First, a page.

In Beyond the Subject Gianni Vattimo offers a reading of Nietzsche and Heidegger that shows how the premises to overcome the metaphysical Subject were already embedded in their thought. Vattimo makes a case for a Nietzsche who is not concerned with the structure and glorification of the Overman, but rather with its opposite, by showing how it is the single individual who must see and accept his/her potential and then excel and develop an inner strength and ethic. He reads Heidegger as concerned with the inevitable distortion present in every interpretation, which, when confronted and accepted, humbles us to deal with a less overarching telos or Grund, and makes us more attuned to contingency and interpersonal communication—what Vattimo calls a “weakened” notion of being. These original readings of Nietzsche and Heidegger pave the way for Vattimo’s concept of weak thought and open up to a future social ethic that is less agonistic and more community oriented. This edition includes two supplementary essays from 1986 and 1988 that expand on the same themes, providing a deeper look at an important decade in the development of Vattimo’s thought.
Gianni Vattimo is Professor Emeritus of Theoretical Philosophy at the University of Turin, Italy. He is the author of several books, including The End of Modernity: Nihilism and Hermeneutics in Postmodern Culture and Nietzsche: An Introduction.
Peter Carravetta is Professor of Philosophy at Stony Brook University, State University of New York. He is the author of several books, including After Identity: Migration, Critique, Italian American Culture,and the translator of Vattimo and Pier Aldo Rovatti’s coedited book Weak Thought, also published by SUNY Press.
Vattimo then builds on Hans-Georg Gadamer's theory of aesthetics and provides an alternative to a rationalistic-positivistic criticism of art. This is the heart of Vattimo's argument, and with it he demonstrates how hermeneutical philosophy reaffirms art's ontological status and makes clear the importance of hermeneutics for aesthetic studies. In the book's final section, Vattimo articulates the consequences of reclaiming the ontological status of aesthetics without its metaphysical implications, holding Aristotle's concept of beauty responsible for the dissolution of metaphysics itself. In its direct engagement with the works of Gadamer, Heidegger, and Luigi Pareyson, Art's Claim to Truth offers a better understanding of the work of Vattimo and a deeper knowledge of ontology, hermeneutics, and the philosophical examination of truth.
Gianni Vattimo explicitly engages with the important consequences for democracy of our changing conception of politics and truth, such as a growing reluctance to ground politics in science, economics, and technology. Yet in Vattimo's conception, a farewell to truth can benefit democracy, exposing the unspoken issues that underlie all objective claims. The end of absolute truth challenges the legitimacy of policies based on perceived objective necessities protecting the free market, for example, even if it devastates certain groups or classes. Vattimo calls for a truth that is constructed with consensus and a respect for the liberty of all. By taking into account the cultural paradigms of others, a more "truthful" society freer and more democratic becomes possible.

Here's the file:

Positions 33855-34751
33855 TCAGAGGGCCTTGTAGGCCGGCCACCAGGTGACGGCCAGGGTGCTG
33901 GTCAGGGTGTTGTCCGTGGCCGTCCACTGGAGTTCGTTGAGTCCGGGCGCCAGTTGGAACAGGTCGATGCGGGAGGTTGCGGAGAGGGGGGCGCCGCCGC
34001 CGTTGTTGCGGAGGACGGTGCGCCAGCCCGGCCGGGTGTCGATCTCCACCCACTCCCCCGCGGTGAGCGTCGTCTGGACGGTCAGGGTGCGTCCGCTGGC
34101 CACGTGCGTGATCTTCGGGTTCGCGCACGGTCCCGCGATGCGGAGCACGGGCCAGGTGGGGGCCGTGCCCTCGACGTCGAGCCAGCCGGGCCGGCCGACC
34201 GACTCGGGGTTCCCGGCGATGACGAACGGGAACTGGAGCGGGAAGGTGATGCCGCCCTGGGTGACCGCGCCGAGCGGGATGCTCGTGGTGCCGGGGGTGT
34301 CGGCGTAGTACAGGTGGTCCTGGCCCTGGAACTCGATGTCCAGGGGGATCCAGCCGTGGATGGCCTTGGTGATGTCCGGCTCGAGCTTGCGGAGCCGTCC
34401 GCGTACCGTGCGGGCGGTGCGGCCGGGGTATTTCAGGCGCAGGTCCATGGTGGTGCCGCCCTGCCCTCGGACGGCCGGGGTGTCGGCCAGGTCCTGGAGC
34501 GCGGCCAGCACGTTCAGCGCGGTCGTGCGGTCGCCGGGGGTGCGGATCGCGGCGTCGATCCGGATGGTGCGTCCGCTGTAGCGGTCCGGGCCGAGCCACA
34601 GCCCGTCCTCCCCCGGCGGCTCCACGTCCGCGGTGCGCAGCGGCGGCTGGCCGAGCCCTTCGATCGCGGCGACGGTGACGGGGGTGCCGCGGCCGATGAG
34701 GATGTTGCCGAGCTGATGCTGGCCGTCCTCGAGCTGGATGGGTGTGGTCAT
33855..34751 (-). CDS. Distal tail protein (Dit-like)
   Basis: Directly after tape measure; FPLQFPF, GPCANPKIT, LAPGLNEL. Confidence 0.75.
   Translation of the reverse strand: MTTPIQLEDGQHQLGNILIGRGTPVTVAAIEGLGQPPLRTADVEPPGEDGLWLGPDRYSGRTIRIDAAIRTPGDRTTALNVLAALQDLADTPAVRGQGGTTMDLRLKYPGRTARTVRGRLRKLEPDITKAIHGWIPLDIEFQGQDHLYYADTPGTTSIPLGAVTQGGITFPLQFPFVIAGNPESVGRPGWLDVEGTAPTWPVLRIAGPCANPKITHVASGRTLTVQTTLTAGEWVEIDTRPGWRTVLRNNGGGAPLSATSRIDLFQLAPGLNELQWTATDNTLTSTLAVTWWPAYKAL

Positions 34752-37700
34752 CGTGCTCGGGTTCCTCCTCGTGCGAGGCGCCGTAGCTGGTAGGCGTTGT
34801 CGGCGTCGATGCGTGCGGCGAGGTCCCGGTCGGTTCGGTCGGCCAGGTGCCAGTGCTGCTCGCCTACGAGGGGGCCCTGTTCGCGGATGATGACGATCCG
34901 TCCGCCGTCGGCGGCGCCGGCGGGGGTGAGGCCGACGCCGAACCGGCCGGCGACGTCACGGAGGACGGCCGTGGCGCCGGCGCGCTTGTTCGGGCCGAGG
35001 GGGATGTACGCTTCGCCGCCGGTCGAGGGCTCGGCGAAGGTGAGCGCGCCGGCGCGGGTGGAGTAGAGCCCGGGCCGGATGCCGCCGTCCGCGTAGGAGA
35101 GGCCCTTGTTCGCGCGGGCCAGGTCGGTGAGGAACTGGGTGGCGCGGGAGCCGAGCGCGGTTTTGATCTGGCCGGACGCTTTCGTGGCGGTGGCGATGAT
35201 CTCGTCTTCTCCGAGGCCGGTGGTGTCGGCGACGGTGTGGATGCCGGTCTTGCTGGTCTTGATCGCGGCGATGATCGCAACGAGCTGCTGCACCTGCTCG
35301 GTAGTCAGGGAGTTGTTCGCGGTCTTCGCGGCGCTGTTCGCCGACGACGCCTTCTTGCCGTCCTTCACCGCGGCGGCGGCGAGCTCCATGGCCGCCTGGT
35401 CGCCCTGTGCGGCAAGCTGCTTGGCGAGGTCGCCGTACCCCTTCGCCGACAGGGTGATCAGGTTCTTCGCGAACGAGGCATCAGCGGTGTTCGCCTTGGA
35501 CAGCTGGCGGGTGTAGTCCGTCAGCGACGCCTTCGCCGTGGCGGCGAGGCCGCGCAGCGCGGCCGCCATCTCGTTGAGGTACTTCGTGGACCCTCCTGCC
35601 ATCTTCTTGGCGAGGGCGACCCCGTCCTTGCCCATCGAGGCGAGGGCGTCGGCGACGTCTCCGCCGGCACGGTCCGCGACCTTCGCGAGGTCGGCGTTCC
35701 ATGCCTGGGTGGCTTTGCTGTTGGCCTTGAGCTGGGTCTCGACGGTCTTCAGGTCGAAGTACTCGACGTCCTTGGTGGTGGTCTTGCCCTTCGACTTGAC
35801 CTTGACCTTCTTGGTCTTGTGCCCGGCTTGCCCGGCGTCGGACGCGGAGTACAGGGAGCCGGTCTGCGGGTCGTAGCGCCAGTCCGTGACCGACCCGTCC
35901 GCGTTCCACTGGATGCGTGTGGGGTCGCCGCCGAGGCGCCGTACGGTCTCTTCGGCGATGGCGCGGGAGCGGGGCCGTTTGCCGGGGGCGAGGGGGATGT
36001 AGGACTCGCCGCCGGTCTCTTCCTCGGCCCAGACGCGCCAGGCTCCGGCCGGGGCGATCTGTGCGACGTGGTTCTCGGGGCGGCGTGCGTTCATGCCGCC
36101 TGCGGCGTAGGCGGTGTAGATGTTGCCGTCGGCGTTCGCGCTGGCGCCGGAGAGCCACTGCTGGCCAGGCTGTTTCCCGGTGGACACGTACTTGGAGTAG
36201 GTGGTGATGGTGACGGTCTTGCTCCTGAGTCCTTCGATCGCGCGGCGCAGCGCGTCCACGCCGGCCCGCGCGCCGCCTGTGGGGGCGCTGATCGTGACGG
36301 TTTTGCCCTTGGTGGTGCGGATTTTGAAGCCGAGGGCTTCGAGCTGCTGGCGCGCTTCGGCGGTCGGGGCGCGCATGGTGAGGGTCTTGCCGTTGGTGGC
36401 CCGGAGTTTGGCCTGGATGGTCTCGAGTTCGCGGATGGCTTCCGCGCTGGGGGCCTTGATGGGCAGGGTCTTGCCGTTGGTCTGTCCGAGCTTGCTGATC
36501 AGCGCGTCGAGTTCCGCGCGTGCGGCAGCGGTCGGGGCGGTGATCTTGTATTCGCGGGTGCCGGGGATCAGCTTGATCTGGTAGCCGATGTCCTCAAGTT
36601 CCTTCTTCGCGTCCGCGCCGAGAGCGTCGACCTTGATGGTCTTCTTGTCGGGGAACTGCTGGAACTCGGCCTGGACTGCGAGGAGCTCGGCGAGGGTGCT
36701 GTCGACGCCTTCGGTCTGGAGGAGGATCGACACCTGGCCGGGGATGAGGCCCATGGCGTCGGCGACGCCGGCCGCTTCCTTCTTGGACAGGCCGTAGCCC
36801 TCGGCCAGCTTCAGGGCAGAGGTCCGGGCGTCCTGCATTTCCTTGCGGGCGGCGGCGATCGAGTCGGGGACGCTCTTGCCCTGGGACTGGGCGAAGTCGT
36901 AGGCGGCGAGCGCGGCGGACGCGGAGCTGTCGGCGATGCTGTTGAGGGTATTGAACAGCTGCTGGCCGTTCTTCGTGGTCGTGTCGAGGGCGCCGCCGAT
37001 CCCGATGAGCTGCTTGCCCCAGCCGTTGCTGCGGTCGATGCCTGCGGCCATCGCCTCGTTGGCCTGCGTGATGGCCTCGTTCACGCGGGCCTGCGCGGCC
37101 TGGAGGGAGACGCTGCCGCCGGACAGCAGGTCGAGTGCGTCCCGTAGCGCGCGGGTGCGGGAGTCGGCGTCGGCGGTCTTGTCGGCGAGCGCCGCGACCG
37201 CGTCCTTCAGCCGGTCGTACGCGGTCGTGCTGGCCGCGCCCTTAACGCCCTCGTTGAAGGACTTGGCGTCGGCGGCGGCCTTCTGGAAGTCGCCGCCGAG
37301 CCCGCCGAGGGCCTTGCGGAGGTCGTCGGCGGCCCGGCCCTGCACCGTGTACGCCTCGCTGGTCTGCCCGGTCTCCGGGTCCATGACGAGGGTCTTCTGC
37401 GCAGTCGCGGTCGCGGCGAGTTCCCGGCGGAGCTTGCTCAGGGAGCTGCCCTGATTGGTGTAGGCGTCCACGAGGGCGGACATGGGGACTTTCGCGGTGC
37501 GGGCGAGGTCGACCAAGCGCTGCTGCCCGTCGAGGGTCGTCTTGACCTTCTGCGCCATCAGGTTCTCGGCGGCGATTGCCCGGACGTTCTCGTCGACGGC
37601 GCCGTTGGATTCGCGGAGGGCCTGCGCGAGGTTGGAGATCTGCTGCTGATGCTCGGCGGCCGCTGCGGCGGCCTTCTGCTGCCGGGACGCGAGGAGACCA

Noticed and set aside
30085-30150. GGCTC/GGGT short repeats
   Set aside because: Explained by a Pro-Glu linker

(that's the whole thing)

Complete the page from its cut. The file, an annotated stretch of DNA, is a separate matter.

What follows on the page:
In this book, Vattimo continues his reinterpretation of Christianity as a religion of charity and hope, freeing society from authoritarian, metaphysical dogmatism. He also extends Nietzsche's "death of God" to the death of an authoritarian God, ushering in a new, postreligious Christianity. He connects the thought of Martin Heidegger, Karl Marx, and Karl Popper with surprising results and accommodates modern science more than in his previous work, reconciling its validity with an insistence that knowledge is interpretive. Vattimo's philosophy justifies Western nihilism in its capacity to dispense with absolute truths. Ranging over politics, ethics, religion, and the history of philosophy, his reflections contribute deeply to a modern reconception of God, metaphysics, and the purpose of reality.
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It is no accident, Vattimo argues, that the call to embrace reality has emerged at a time when the inequalities of liberal capitalism are at their most extreme. Developed from his popular Gifford Lectures, this book advances a critical approach that recovers our interpretive powers and native skepticism toward normative claims. Though he recognizes his ideas invite charges of relativism, the philosopher counters with a discussion of truth, highlighting its longstanding ties to history and social circumstance. Truth is always contingent and provisional, and reason and reasonableness are bound to historical context. Truth is therefore never objective, and resistance to reality is our best hope to defeat the indifference that threatens the scope of freedom and democracy.